tom of finland teams up with eytys to create a very kinky new boot
And queercore filmmaker Bruce LaBruce has exclusively shot it for us here first.
Tom of Finland might be the most famous creator of gay pornography in the world. Or in fact, could it be Canadian filmmaker Bruce LaBruce? Then again, to describe both as simply as that is of, course, reductive. Both are creators of unapologetically queer imagery; revelling in transgression, fetish and gay subcultures.
Both have also been misunderstood, censored, and outright banned, but also fêted and celebrated too. Tom of Finland has long been an influence on Bruce’s work. “I’ve always made films containing explicit homosexual sex as a way of being unapologetic and in-your-face about being queer, a kind of sexual militancy borne out of the early years of the gay liberation movement,” he explains. “So I’ve always been attracted to the direct and militant depiction of the leather scene and gay life as imagined by Tom of Finland. I’ve also been influenced by his strong aesthetics to portray gay sexuality. For me, style is as important as meaning and content to express this kind of hardcore gay sexuality.”
Now, finally, their work is being brought together, to celebrate Eytys’ collaboration on a new capsule collection with the Tom of Finland Foundation. Bruce LaBruce has captured the boots on the streets of Toronto, being worn by two queer friends as they hang out, kiss, and fight. “They know each other and have probably had sex before!” Bruce says, of the shoot. “I knew they had sexual chemistry with each other, which is so central to the Tom of Finland universe. I just shot in my neighborhood. Some of it is shot in the parking lot behind my building, and the hallway location is in the apartment building of someone I know. I love the “natural” fluorescent lighting!”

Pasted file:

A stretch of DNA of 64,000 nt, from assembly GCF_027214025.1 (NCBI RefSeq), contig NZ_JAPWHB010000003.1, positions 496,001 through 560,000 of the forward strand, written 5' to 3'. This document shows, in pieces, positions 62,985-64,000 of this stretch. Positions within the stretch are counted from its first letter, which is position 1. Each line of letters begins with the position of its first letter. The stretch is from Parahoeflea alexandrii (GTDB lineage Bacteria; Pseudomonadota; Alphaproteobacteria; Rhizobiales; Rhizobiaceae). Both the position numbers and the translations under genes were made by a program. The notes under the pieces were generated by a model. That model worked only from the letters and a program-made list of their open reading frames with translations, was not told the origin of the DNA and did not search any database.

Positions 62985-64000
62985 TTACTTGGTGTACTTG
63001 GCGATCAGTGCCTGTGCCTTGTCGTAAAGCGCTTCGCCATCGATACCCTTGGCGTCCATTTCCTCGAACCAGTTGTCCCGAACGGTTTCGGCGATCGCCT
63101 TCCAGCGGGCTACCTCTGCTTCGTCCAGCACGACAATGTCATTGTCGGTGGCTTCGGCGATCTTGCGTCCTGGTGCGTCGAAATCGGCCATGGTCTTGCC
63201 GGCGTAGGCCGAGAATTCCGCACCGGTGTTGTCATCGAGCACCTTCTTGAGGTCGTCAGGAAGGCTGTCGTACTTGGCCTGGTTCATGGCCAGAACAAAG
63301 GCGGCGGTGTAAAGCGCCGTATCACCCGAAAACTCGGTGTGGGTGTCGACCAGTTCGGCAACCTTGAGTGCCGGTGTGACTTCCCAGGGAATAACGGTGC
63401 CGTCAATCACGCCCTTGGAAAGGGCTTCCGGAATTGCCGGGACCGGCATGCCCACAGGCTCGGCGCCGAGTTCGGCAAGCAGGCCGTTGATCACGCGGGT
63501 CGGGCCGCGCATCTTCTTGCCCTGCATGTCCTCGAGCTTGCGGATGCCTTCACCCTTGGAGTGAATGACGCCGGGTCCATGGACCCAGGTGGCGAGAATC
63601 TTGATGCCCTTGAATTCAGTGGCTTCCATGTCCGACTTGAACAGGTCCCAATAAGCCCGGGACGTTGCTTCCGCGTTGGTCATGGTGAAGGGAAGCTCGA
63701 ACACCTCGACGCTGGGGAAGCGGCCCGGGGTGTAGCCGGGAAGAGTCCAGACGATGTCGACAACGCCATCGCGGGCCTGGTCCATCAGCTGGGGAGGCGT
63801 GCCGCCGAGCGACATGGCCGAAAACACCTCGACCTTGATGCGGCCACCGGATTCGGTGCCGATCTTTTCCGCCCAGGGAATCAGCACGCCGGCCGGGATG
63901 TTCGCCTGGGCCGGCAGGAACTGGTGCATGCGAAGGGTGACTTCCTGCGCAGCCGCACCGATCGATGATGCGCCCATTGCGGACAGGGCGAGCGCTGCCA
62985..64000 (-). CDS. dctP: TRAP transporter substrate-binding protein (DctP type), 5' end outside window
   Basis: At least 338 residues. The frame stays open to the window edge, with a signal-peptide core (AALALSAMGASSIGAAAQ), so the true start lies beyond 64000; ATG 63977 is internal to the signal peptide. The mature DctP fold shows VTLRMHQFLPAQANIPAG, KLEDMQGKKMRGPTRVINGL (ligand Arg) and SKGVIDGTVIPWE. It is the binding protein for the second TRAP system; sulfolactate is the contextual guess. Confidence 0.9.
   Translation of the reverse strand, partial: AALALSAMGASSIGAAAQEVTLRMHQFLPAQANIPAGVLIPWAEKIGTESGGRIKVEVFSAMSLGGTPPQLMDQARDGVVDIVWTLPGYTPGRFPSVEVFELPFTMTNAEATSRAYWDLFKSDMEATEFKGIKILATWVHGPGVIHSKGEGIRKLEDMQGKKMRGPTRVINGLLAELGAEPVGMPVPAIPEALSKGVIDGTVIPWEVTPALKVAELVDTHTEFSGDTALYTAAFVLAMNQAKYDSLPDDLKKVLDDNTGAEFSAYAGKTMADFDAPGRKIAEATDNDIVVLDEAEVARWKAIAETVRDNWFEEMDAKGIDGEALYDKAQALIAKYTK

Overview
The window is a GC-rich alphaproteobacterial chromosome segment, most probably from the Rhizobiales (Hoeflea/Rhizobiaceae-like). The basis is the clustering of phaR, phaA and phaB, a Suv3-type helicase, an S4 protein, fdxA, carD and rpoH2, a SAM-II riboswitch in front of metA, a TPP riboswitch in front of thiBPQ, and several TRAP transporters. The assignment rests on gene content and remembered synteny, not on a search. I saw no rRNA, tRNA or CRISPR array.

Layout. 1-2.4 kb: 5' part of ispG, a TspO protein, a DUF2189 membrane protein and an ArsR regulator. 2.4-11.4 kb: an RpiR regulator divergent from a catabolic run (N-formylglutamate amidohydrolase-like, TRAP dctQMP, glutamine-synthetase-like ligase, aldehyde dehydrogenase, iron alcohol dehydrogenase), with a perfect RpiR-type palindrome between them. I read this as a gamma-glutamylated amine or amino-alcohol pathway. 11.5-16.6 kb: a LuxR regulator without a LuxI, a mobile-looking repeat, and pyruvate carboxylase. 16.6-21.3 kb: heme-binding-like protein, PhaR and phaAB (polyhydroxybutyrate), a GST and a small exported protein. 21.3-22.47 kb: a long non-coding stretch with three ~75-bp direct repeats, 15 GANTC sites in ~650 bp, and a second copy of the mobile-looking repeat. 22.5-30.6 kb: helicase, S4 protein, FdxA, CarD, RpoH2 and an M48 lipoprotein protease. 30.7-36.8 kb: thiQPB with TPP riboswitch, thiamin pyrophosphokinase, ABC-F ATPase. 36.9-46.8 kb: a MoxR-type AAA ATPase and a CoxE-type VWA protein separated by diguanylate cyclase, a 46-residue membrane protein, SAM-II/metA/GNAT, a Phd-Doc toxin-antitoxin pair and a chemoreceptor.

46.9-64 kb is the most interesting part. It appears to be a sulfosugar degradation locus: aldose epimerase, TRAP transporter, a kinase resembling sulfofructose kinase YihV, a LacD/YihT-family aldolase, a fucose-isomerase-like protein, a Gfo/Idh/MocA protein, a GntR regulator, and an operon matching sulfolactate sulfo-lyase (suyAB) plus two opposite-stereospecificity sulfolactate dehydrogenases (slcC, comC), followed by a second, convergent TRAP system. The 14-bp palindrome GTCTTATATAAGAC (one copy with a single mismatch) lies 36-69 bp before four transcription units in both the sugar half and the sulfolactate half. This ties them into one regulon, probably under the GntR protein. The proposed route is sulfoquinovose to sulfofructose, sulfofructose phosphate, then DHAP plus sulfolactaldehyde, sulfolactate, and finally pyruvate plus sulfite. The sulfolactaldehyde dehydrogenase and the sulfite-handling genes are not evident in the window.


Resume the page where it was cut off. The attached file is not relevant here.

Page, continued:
The boots themselves pay homage to Tom’s work, featuring his instantly recognisable drawings of masculine archetypes -- sailors, bikers and men at work. As part of the collaboration, Eytys have enlisted the service of another contemporary artist, Silvia Prada, who has interpreted the world of Tom of Finland through the eyes of a woman. “Tom of Finland’s work for me is like feeling home,” Silvia says of her fascination with the artist. “Pop culture, and especially gay pop culture, has been my field of work for years. As a teenager, while obsessed with magazines like Andy Warhol’s Interview Magazine, I came across an article about Tom’s work. Since then I became such a consumer of his work.”
Tom died in 1991, but he’s only grown in popularity since, and this collaboration speaks to his continued contemporary relevance. He has become a true alternative cultural icon. Who would he be drawing if he were working today? “UberEATS Delivery Man, M-F Transgender Construction Worker, IT In-home Computer Repair Man, Military Transman, Black Lives Matter Protester…” Bruce suggests.